The 52 Project, photos 14/52:
Beany: Beany with her beloved Bunny. She’s certainly an attentive mother. I also like to think she rules her imaginary kingdom with the noblest intentions, but recent conversations have me wondering.
Beany: “Mommy, what does a queen do?”
Me: “A queen is kind and helpful and takes care of everyone in her kingdom.”
Beany: “And she tells people what to do, right?”
Me: “I guess so, sometimes.”
Beany: “Mommy, I want to be a queen when I grow up.”
Bear: So much personality in this guy lately. I snapped this right before his shirt lifted up all the way. “Tummy!” he yells, then laughs and laughs and laughs.
Sometimes I take pictures of these kids of mine and almost can’t believe the images that stare back at me. They’re growing bigger, smarter and more independent all the time. They tell jokes, they make us laugh, they say “I love you” about a thousand times a day and want to be with us and with each other as much as they can, which is something I hope I can always say. Lucky is such an understatement, but considering that parenting comes with such a gigantic learning curve, and no one really knows what they’re doing when they get started with this business, we really are so, so lucky.
When Beany was a newborn, as much as I don’t like to admit it, I was completely overwhelmed. Here was this little perfect being whom I loved so much and so instantly. But man oh man, was she messy. And she came with so much stuff. And she wanted to be held all the time, which was simultaneously wonderful and exhausting. Suddenly skills that used to be second nature felt alien to me — a baby sleeping on your chest will do that.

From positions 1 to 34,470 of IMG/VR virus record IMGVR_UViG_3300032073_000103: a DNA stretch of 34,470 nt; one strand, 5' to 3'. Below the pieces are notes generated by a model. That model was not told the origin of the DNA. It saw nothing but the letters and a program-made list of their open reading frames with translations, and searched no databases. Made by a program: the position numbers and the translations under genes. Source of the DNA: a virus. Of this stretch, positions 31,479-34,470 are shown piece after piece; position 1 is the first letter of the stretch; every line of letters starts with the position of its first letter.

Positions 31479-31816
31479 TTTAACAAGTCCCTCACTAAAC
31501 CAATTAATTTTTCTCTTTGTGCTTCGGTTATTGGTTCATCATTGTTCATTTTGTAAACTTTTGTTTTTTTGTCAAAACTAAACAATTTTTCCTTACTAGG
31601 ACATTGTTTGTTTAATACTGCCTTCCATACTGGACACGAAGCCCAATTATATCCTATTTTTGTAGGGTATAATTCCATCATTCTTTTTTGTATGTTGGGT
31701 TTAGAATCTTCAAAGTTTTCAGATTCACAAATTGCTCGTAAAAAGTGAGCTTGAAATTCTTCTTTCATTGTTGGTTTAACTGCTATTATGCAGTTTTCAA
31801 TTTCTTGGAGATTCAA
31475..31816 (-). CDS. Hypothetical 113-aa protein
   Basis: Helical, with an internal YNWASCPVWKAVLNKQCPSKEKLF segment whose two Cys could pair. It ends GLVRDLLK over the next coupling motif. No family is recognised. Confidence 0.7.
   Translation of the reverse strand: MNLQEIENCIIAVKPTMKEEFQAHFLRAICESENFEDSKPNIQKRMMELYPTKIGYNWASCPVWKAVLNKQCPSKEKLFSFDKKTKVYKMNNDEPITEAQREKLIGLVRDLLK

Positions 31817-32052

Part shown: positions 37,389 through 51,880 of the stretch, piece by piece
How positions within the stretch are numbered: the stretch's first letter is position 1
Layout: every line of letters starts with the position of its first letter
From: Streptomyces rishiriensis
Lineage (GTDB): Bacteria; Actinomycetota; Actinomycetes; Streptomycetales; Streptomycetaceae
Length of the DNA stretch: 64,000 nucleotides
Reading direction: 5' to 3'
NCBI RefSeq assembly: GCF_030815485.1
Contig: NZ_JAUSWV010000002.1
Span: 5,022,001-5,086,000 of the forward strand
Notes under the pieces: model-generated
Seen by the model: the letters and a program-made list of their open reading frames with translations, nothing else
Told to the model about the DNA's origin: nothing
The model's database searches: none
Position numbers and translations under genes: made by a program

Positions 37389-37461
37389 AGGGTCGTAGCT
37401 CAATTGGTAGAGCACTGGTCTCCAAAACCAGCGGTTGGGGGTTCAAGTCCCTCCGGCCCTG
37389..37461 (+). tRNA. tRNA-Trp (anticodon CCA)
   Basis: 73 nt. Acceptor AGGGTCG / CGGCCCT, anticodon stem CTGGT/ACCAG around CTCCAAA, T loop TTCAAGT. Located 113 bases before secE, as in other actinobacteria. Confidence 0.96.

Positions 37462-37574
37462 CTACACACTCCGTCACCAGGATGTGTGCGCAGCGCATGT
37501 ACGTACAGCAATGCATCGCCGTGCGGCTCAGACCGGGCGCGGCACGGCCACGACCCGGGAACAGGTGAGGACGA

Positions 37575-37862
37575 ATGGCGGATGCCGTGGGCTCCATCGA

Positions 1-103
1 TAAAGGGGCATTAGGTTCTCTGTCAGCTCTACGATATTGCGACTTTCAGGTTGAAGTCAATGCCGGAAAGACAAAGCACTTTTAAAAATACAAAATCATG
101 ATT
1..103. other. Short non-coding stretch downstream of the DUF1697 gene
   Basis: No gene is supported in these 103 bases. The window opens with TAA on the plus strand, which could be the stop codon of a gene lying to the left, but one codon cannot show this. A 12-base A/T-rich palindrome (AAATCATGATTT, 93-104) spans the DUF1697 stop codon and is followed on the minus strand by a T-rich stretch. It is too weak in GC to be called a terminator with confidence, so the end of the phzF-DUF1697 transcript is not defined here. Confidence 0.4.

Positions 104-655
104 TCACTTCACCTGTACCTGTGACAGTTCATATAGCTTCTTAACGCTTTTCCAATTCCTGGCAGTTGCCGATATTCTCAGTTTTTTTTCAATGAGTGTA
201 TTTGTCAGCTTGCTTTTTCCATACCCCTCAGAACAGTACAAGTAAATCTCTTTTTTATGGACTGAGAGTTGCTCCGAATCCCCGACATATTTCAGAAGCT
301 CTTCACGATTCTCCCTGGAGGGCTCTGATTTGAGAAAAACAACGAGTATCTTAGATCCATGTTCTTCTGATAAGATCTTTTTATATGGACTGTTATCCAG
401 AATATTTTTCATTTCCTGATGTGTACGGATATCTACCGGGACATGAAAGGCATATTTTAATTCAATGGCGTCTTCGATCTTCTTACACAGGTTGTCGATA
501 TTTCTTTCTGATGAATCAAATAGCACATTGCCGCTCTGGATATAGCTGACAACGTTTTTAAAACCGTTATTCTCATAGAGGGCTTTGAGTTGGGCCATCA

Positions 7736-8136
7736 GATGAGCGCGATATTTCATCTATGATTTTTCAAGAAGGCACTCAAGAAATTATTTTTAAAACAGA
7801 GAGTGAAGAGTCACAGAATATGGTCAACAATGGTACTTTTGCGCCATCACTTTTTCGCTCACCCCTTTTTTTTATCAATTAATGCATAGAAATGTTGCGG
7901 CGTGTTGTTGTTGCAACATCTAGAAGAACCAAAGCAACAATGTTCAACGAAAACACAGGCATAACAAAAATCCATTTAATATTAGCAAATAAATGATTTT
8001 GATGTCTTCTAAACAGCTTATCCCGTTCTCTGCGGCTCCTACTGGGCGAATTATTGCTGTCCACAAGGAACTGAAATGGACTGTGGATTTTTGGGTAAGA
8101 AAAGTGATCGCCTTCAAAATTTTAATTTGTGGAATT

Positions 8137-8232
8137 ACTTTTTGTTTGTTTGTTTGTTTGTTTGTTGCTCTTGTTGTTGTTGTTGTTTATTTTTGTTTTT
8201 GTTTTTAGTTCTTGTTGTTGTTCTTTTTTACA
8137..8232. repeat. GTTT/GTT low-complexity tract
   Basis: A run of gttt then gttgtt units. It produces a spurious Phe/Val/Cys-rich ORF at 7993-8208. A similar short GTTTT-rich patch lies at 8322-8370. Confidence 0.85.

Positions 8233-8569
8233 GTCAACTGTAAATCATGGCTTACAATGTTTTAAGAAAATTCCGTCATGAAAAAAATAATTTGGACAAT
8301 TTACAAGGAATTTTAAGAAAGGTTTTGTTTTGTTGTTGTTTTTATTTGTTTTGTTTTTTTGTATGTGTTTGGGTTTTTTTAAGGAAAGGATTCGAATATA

Things, of course, got easier with time. I learned to love the baby carrier. I learned to type one-handed. I learned that baskets work wonders for toys and clutter. I eventually climbed out from the cloud of new motherhood and found myself again. Of course, my life became infinitely better the moment that blue-eyed baby landed in our lives. But my life was not my own anymore, and I think it takes time to process that, accept that, and joyfully begin building a life that’s even fuller than the one you had before.
The funny thing to me is that I didn’t realize how much I struggled in the beginning until we had Bear two years later. I certainly knew more of what I was getting into the second time around, but more than that, I had a very real understanding of how quickly it all goes by. Nothing makes that clearer than setting a newborn down next to your toddler. Your first baby will look gigantic. That means your kids are growing, which is so wonderful, but it breaks your heart a little, too.
Motherhood — parenthood — is funny, isn’t it? Is there anything else that can be so tiring, stressful and hard but bring you enough joy that you’d do every ounce of it all over again?
We’re flying by the seat of our pants here. But I’m pretty sure everyone else is, too.